Kim's Blog

Archive for Nature Dyeing – Page 2

Spring has sprung

Yarns nature dyed from spring flowers.

Yarns dyed from spring plants and flowers.

The weather on the west coast has been glorious.  The garden is filled with leaf buds unfurling and spring flowers in full bloom. Here is a photo of my first round of nature dyeing from some of our beautiful spring flora.  From top to bottom we have:  the exhaust from hydrangea leaves, hydrangea leaves, woodland violet leaves, exhaust from lilac flowers, lilac flowers, woodland violet flowers, lilac leaves and bachelor button buds.  Poor bachelor buttons, I did not even give them a chance to bloom, but I got what I was hoping for…….a beautiful off white.  A great start to the nature dyeing season wouldn’t you say?

For Edith

In the comments on yesterday’s post Edith expressed an interest in growing dahlias like the ones I had used to get the orange skeins.  I thought a few photos might help her.  Good luck Edith!

Dahlia

Dahlia

Dahlia centers after petal removal.

Dahlia centers after petal removal.

Preparing dye liquor, petals only.

Preparing dye liquor, petals only.

Nature Dyeing Workshops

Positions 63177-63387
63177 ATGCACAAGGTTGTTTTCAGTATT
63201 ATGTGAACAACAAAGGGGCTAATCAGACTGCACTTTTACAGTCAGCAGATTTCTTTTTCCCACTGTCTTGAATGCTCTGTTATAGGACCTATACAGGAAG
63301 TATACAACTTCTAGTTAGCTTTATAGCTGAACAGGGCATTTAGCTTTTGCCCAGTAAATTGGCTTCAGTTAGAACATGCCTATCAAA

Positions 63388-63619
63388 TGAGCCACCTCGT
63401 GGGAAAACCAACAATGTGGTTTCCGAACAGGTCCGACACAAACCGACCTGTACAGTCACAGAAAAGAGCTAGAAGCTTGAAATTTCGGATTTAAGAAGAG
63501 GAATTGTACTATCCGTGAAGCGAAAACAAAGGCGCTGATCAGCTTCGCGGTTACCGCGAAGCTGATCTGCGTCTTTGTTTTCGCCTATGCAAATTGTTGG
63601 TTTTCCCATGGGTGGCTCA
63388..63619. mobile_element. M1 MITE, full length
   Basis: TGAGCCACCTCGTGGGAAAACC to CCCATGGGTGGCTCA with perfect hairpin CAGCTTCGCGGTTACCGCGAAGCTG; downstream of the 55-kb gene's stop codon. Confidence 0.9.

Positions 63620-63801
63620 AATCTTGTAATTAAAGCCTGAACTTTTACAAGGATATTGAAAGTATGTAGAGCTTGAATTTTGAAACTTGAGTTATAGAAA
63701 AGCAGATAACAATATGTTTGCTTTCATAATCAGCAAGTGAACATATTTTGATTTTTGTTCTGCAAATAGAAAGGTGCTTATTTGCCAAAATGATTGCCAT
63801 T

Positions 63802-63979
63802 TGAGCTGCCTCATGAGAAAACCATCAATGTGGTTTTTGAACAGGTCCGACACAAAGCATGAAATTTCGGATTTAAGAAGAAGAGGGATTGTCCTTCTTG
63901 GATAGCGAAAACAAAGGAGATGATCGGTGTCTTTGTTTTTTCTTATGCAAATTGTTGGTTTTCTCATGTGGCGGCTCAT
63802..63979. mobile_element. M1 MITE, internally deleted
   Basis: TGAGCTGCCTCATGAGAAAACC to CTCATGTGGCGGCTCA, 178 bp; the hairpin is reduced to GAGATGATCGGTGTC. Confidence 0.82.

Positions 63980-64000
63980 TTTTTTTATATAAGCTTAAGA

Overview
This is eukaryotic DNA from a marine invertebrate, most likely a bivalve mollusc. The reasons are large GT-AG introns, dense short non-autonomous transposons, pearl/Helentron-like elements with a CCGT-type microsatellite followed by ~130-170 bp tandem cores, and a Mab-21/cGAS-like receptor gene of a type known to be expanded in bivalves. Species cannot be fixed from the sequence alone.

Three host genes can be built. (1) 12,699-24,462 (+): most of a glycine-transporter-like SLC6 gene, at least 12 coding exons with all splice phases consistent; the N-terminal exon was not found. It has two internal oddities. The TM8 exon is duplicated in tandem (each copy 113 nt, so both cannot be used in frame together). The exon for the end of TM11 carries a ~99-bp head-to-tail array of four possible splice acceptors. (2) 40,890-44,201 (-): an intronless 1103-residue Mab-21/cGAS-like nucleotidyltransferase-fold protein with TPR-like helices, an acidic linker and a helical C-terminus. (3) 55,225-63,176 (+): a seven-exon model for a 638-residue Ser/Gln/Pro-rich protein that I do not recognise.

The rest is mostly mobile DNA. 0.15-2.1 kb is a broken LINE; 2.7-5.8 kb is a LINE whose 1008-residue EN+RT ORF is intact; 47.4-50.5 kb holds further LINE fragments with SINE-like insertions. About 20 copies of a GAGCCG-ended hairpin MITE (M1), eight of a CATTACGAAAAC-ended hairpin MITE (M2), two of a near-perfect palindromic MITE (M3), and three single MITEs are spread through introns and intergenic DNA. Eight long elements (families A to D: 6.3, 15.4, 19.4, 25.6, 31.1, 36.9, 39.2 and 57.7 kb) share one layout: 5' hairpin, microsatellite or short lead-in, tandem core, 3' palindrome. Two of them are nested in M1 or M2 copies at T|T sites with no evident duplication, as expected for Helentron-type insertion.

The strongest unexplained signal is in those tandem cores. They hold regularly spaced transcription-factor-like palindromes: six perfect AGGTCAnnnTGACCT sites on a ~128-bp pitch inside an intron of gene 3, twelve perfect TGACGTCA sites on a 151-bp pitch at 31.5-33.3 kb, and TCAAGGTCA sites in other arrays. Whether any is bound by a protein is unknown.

Transmuting Nature’s Pigments

Armstrong, B.C. in July and Prince George, B.C. in October

IMG_2903

Wool silk blend

Johannes Itten once wrote…

”Only those who love colour are admitted to its beauty and imminent presence.  It affords utility to all, but unveils its deeper mysteries only to its devotees.”

The beauty, depth and richness of colour waiting to be harvested from fresh plant material is unparalleled and reminiscent of the colours we see in centuries old European tapestries and antique Japanese textiles. Discover the cornucopia of colour that can be extracted from plants and, with Kim’s help, learn the alchemy involved in:

  • extracting pigment from fresh plant materials
  • working with historically significant dyestuffs such as logwood, madder, osage orange and cochineal
  • dyeing with some of the newer nature dyeing extracts on the market
  • mordanting wool so that it is as light and wash fast as possible and
  • sustainable and safe harvesting techniques

Dahlia petals left and dahlia centers right.

The skeins is the photo at right are a good example of the subtleties in colour that participants will learn about when transmuting plant materials into dye pigments.  The skeins were dyed with pigments extracted from a red coloured dahlia.  The dahlia centres like the petals render an orange.  But the orange from the centers is slightly toned down and contains a bit of a greenish brown tinge.  Yum!

April 16th – Living Colour Talk

March 14, 2015

IMG_1757I was invited to speak to the Vancouver Weavers and Spinners Guild at their April 16th meeting…..about my experiences with dyeing over the years, my colour journey and some of the discoveries made along the way.